Died With His Boots On

Photo @Roger Bultot

Flash Fiction
100 words
Genre: Mental Health Narrative

Died With His Boots On
The choking acrid smoke always came first, leaving her gasping for breath a decade later. The clanging of the fire bell would startle her but it was the screams of the trapped horses that brought on the panic attack. The shrink had said, “It would help to stop the dream before the horses cry, before your Dad reaches the blazing barn, before your Mother weeps.” But the barn always burns, her Mother and the horses never stop crying and her Dad’s headstone still reads.

Here Lies A True Montana Cowboy. Died With His Boots On and Saved A Few Good Mounts.

For more Friday Fictioneer flash fiction go here.

61 responses to “Died With His Boots On

  1. This is right on the button: so much story and emotion in these 100 words; AND you managed to get in a sense of time passing too.

    Liked by 1 person

  2. Sad truth of life. The undercurrent of grief is evident….the same theme I took this week.

    Liked by 1 person

  3. I should have guessed that it was not just the horses that were the victim.. love the way headstone read.. I guess having to relieve the worst part of our life is what PTSD is all about.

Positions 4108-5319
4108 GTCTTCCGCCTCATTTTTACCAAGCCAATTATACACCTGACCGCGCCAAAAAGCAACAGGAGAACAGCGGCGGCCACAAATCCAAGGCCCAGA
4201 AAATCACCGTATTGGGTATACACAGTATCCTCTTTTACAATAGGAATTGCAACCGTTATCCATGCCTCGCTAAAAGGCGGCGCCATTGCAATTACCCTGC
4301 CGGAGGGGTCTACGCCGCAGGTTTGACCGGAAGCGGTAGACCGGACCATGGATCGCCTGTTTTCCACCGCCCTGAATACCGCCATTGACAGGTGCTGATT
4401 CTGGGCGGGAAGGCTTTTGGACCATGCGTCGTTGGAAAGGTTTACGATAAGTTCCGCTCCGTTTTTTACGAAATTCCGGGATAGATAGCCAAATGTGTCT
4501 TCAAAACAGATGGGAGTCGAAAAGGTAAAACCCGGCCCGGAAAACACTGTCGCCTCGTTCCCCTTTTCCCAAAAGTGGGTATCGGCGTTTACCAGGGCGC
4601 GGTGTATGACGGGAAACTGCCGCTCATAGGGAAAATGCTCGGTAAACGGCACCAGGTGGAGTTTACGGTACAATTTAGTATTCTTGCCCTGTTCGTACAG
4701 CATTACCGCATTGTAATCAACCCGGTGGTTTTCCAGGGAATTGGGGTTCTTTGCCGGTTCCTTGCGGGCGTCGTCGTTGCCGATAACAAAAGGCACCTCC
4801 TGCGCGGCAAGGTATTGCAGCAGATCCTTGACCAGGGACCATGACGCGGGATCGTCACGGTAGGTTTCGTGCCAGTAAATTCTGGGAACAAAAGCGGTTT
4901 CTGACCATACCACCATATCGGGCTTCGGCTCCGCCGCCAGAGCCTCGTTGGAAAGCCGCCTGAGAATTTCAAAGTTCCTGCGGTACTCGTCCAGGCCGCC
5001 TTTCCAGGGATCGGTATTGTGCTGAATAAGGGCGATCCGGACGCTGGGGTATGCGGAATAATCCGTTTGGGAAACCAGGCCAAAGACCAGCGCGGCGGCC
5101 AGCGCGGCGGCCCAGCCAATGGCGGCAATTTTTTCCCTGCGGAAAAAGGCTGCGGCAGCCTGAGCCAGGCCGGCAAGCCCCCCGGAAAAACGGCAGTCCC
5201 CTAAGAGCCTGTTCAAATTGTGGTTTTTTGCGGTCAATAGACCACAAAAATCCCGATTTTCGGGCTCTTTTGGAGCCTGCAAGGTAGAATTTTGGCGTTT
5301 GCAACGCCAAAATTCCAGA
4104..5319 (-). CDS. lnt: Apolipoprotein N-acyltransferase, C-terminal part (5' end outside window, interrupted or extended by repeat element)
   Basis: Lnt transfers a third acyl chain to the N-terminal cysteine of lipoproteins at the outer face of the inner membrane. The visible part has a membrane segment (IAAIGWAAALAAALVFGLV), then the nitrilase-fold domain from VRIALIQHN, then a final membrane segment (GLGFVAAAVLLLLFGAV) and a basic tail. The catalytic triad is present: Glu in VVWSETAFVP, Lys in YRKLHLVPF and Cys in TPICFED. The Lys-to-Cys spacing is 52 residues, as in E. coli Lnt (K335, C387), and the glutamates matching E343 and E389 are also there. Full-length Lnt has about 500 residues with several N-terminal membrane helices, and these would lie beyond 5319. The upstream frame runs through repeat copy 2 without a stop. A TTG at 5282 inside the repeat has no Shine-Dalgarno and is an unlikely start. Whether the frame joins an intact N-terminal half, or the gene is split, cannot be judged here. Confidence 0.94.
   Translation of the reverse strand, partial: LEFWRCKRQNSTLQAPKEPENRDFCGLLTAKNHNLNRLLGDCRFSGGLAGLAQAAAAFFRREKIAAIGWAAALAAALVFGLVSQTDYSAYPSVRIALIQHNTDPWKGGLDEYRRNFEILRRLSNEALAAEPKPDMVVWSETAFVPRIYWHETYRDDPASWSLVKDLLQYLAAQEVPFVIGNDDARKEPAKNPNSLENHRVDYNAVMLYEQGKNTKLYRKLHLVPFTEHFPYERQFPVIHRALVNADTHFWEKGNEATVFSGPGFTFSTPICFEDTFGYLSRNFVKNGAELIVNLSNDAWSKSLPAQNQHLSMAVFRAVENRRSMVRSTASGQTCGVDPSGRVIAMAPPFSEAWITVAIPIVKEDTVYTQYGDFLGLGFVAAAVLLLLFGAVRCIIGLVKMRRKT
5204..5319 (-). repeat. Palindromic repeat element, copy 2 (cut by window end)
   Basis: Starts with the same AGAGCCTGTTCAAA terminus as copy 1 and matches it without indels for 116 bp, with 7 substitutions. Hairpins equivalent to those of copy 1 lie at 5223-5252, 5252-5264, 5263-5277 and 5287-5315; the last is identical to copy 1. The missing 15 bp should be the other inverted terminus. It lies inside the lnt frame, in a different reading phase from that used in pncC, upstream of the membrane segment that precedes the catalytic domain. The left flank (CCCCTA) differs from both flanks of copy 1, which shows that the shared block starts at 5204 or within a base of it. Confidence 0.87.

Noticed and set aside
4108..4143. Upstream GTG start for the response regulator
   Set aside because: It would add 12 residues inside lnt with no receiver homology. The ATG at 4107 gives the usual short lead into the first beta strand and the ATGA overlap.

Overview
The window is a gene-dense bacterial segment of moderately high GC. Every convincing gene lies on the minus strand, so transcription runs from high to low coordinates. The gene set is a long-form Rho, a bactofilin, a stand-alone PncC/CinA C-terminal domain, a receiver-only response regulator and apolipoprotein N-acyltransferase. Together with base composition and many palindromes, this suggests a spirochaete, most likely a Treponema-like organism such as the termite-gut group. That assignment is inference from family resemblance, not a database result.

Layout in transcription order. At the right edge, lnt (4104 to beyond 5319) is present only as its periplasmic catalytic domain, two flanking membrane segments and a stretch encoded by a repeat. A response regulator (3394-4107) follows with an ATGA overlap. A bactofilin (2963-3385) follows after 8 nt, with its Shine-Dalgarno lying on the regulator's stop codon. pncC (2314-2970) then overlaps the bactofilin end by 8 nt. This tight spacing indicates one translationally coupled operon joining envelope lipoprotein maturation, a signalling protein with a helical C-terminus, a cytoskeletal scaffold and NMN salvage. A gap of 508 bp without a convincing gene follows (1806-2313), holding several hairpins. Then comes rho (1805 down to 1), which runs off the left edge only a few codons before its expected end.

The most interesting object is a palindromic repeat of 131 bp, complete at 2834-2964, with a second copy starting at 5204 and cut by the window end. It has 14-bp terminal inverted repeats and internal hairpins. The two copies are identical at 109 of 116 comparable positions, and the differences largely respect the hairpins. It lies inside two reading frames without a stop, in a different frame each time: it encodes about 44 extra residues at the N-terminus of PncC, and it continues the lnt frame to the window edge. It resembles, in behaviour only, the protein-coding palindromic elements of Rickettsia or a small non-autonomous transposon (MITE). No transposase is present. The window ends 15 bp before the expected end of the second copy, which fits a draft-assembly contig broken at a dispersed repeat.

Liked by 1 person

  4. Sometimes time doesn’t heal. Tough memories. Nice writing.

    Liked by 1 person

  5. there was a lot of emotions packed in this story. it was very moving.

    Liked by 1 person

  6. Few things worse than a nightmare that summons up our deepest fears & worst experiences. So well expressed, as usual. Think I’ll stay up.

    Liked by 1 person

    • Perry,
      I feel like the only time I can talk to you is through my blog. I don’t know why your reply feed hates me. Anyway, loved your work this week. You never fail to make me chuckle.
      “To sleep, perchance to dream-ay that is the rub.” Hamlet
      Sweet Dreams,
      Anonymous Tracey

      Like

  7. Brave man; sad ending/
    Randy

    Like

    • Randy,